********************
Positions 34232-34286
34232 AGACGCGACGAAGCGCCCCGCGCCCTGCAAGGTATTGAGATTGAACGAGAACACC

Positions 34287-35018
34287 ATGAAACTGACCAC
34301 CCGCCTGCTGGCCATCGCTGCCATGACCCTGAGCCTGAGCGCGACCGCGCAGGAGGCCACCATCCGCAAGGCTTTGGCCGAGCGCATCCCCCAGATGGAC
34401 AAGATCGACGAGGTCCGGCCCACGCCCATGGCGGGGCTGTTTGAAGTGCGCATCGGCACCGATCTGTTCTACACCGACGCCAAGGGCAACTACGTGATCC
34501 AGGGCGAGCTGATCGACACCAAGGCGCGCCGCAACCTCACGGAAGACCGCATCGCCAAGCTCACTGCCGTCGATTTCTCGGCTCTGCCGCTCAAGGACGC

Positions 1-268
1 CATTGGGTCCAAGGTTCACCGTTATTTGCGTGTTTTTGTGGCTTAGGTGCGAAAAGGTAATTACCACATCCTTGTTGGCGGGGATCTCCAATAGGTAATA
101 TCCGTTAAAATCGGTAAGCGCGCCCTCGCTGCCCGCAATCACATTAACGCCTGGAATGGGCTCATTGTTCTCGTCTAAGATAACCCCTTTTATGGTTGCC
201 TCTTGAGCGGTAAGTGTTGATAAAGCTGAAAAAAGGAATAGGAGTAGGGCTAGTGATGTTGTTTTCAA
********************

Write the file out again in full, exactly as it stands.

Positions 34232-34286
34232 AGACGCGACGAAGCGCCCCGCGCCCTGCAAGGTATTGAGATTGAACGAGAACACC

Positions 34287-35018
34287 ATGAAACTGACCAC
34301 CCGCCTGCTGGCCATCGCTGCCATGACCCTGAGCCTGAGCGCGACCGCGCAGGAGGCCACCATCCGCAAGGCTTTGGCCGAGCGCATCCCCCAGATGGAC
34401 AAGATCGACGAGGTCCGGCCCACGCCCATGGCGGGGCTGTTTGAAGTGCGCATCGGCACCGATCTGTTCTACACCGACGCCAAGGGCAACTACGTGATCC
34501 AGGGCGAGCTGATCGACACCAAGGCGCGCCGCAACCTCACGGAAGACCGCATCGCCAAGCTCACTGCCGTCGATTTCTCGGCTCTGCCGCTCAAGGACGC

Positions 1-268
1 CATTGGGTCCAAGGTTCACCGTTATTTGCGTGTTTTTGTGGCTTAGGTGCGAAAAGGTAATTACCACATCCTTGTTGGCGGGGATCTCCAATAGGTAATA
101 TCCGTTAAAATCGGTAAGCGCGCCCTCGCTGCCCGCAATCACATTAACGCCTGGAATGGGCTCATTGTTCTCGTCTAAGATAACCCCTTTTATGGTTGCC
201 TCTTGAGCGGTAAGTGTTGATAAAGCTGAAAAAAGGAATAGGAGTAGGGCTAGTGATGTTGTTTTCAA